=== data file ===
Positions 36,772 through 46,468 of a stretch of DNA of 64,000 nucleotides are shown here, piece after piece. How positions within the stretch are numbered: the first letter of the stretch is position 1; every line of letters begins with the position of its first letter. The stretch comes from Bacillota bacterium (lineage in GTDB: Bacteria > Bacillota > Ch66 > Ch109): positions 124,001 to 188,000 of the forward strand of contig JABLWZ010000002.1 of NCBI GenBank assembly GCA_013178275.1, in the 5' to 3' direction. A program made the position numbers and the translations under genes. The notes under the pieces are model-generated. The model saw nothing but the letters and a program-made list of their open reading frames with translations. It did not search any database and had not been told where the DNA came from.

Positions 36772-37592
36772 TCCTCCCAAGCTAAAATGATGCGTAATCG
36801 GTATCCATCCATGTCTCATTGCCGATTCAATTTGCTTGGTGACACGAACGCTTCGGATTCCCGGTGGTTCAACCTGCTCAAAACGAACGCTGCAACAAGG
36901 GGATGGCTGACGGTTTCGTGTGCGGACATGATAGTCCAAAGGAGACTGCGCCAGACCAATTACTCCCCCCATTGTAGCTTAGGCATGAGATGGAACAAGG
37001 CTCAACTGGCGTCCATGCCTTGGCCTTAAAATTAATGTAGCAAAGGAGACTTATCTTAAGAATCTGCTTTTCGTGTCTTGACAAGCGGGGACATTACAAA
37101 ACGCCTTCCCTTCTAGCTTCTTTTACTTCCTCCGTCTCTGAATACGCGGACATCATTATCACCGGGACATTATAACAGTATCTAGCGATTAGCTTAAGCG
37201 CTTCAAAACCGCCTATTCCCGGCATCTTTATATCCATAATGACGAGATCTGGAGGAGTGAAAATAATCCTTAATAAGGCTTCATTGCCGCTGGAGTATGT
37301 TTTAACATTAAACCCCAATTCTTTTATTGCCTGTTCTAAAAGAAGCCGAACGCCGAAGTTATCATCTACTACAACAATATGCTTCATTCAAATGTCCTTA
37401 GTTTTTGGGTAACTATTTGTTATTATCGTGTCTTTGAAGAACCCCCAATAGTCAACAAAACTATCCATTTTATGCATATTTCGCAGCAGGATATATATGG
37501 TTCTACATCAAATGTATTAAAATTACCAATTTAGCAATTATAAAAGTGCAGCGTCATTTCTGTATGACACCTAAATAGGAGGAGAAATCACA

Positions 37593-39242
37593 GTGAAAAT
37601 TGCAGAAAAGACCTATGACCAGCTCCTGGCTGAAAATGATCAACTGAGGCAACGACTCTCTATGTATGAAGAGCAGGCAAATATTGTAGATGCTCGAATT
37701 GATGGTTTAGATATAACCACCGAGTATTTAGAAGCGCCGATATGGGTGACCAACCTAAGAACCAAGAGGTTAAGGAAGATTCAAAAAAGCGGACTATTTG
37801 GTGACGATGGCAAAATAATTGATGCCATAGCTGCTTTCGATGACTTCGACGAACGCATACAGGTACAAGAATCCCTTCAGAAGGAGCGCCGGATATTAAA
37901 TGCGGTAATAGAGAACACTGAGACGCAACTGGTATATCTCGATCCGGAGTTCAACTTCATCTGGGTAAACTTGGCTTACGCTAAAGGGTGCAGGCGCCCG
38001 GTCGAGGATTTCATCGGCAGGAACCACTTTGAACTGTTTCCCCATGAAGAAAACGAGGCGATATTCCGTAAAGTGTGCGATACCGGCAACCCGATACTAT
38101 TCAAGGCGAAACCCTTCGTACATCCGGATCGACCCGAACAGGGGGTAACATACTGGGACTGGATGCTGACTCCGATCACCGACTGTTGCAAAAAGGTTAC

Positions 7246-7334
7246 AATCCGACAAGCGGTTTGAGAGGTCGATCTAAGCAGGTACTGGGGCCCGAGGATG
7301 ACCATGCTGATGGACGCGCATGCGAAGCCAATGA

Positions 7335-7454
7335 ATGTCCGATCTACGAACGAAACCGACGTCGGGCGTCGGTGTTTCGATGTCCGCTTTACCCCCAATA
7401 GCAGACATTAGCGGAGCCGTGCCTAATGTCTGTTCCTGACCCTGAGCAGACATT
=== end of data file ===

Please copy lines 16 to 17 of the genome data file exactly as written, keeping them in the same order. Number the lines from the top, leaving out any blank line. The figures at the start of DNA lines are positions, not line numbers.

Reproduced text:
37801 GTGACGATGGCAAAATAATTGATGCCATAGCTGCTTTCGATGACTTCGACGAACGCATACAGGTACAAGAATCCCTTCAGAAGGAGCGCCGGATATTAAA
37901 TGCGGTAATAGAGAACACTGAGACGCAACTGGTATATCTCGATCCGGAGTTCAACTTCATCTGGGTAAACTTGGCTTACGCTAAAGGGTGCAGGCGCCCG